Thursday, 20 December 2012

Drink Driving - Be Aware Of The Limit

Recent studies have suggested that young drivers are still taking risks with drink-driving. Unfortunately this can lead to accidents that result in serious injuries, fatalities and loss of driving licence if you're caught.

However, a recent study by RED driving school has revealed that many young drivers simply are not aware of the legal drink drive limit. This suggests that the issue is more of a lack of education / understanding than it is attitude. For more information on this please read "Young Drivers Unaware Of Drink Drive Limit."

So what is the drink drive limit? Well in the UK the legal drink drive limit is:


• 35 micrograms of alcohol in 100 millilitres of breath; or
• 80 milligrams of alcohol per 100 millilitres of blood; or
• 107 milligrams of alcohol per 100 millilitres of urine.

Unfortunately to the average person on the street this probably doesn't make a lot of sense - especially since this information cannot be safely converted into alcohol units.

But why is this the case? 

Well a number of factors can affect how much alcohol is found in the breath, blood or urine, including:

• Metabolism - i.e. how quickly your body absorbs the alcohol into the blood stream

• Body Mass - i.e. someone with a smaller body mass will probably absorb the alcohol quicker than a larger person.

• Gender – whilst this may sound sexist it is a fact that women tend to be more affected by drinking alcohol than men due to the fact that they tend to have a higher proportion of body fat than men. Since fat cannot absorb alcohol, it is concentrated at higher levels in the blood.

• How much you've eaten - if you've eaten little prior to having a drink the alcohol gets absorbed quicker - possibly resulting in feeling the effects faster.

So what is the message? How much can you drink?

Our advice – if you’re planning on driving then don’t drink since it’s really not worth the risk. However, we recognise that decision is ultimately down to you – but ask yourself these questions before you do:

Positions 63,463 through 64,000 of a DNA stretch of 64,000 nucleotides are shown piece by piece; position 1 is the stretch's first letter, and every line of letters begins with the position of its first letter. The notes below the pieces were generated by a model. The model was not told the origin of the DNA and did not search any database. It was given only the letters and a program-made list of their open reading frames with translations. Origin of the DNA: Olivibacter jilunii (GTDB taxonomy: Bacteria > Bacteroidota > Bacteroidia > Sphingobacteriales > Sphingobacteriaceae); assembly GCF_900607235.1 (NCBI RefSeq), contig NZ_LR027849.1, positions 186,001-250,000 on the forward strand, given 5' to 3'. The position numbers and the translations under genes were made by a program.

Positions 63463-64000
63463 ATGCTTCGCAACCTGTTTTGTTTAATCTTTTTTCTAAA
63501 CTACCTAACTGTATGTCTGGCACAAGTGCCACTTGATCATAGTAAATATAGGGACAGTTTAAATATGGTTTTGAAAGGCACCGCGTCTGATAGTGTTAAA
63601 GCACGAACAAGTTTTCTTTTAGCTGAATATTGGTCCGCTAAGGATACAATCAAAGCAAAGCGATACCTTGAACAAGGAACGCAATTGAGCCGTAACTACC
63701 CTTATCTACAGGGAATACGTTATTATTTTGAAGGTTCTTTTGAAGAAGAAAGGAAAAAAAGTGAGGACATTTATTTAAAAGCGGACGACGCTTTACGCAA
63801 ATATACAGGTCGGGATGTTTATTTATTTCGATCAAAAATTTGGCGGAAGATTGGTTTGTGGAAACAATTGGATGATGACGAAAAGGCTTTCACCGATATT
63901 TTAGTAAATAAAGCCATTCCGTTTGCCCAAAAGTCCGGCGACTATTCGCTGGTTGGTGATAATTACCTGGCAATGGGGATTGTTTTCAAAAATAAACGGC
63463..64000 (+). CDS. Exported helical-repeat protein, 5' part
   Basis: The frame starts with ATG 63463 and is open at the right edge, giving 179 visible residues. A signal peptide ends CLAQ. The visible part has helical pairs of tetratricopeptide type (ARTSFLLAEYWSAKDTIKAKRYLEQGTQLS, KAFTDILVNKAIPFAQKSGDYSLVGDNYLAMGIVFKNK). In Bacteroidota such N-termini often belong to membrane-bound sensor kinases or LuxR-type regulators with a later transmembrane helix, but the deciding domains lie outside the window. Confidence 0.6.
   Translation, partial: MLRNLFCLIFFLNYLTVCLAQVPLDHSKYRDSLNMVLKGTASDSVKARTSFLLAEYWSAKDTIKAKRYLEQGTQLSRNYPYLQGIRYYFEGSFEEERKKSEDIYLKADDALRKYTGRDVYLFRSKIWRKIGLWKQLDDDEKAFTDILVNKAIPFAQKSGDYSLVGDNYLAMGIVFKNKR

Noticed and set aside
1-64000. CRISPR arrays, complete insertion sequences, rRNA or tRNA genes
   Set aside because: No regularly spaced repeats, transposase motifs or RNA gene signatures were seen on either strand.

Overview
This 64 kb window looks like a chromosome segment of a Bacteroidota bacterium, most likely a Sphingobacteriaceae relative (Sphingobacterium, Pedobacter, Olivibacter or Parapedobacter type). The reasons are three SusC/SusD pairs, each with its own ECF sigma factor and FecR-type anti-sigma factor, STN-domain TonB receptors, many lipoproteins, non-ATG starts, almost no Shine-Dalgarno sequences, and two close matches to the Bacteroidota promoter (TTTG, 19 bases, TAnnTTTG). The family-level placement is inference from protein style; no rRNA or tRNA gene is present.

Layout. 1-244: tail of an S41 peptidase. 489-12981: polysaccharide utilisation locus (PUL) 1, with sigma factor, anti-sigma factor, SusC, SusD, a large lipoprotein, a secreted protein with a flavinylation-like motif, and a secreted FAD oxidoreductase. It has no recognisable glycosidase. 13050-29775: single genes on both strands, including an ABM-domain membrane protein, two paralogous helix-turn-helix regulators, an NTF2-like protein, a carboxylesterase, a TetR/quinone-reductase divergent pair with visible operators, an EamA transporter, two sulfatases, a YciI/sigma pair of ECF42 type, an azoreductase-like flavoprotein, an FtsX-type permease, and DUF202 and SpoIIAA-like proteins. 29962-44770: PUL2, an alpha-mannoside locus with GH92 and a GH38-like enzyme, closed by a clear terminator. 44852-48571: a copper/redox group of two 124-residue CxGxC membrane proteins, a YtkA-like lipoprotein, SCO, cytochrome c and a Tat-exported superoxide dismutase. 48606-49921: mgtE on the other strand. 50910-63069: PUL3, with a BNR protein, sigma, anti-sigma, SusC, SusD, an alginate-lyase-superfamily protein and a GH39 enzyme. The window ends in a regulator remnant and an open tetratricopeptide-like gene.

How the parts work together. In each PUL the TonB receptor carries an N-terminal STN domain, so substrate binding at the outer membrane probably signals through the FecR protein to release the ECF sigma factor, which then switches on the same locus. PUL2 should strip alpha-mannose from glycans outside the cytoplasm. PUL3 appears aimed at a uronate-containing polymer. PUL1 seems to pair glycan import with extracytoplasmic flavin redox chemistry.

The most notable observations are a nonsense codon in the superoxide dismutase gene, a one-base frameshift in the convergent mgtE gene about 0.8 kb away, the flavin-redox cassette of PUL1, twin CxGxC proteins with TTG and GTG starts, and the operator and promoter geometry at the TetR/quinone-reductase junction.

Can I afford to lose my driving licence?

Do I want to put myself and others at risk?

Sources:
http://www2.potsdam.edu/hansondj/HealthIssues/1055861926.html
http://www.drinkdrivinglaw.co.uk/drink_driving_limit.htm

Friday, 14 December 2012

Drink-Driving Over Christmas - Don't Risk It

News is coming in from all over the UK - from Lincolnshire to South Wales with reports that regional police forces are clamping down hard on drink-driving over the Christmas period.

Only today I read that 25 out of 600 drivers tested in North Lincolnshire were found to be over the limit in 2011. According to police reports this is up on the year before.

So is drink-driving back on the increase? The 2% of the 27,000+ motorists tested in Wales last year alone suggests that it could be.

Whilst these numbers may look relatively small in the grand-scheme of things, the behaviour of these irresponsible drivers could lead to fatal accidents - injuring and killing innocents as well as themselves.

Christmas is a time for spending with loved ones and for celebrating. It’s a time for festivity, fun and even a few drinks. But if you do plan on drinking - make sure you don't drive.

To find out more about how alcohol and drugs can affect your driving please check out these guides:



Sources:
http://www.thisisscunthorpe.co.uk/Don-t-let-drink-driving-ruin-Xmas/story-17575562-detail/story.html

http://www.ikubeinsurance.com/News/2012/Dec/05/Welsh-Police-Crackdown-On-Drink-Drivers-This-Christmas/

Wednesday, 12 December 2012

Keep Your Windscreens Clear This Winter

There's been a bit of talk in recent months of young drivers tackling the job of de-icing their car with a wide range of household goods... anything other than a de-icer apparently!

A recent study conducted by Autoglym showed that many people are using spatulas, boiling water, alcohol and credit cards to de-frost their vehicles.

Commenting on the survey Autoglym’s CEO said:

"Using anything other than a good quality de-icing solution and ice scraper will not effectively remove the ice, and makeshift substitutes can damage the car's glass and rubber seals.”

He added:

“Instead of attacking the windscreen with boiling water and a credit card, I'd urge motorists to prepare themselves with the correct equipment for the job.”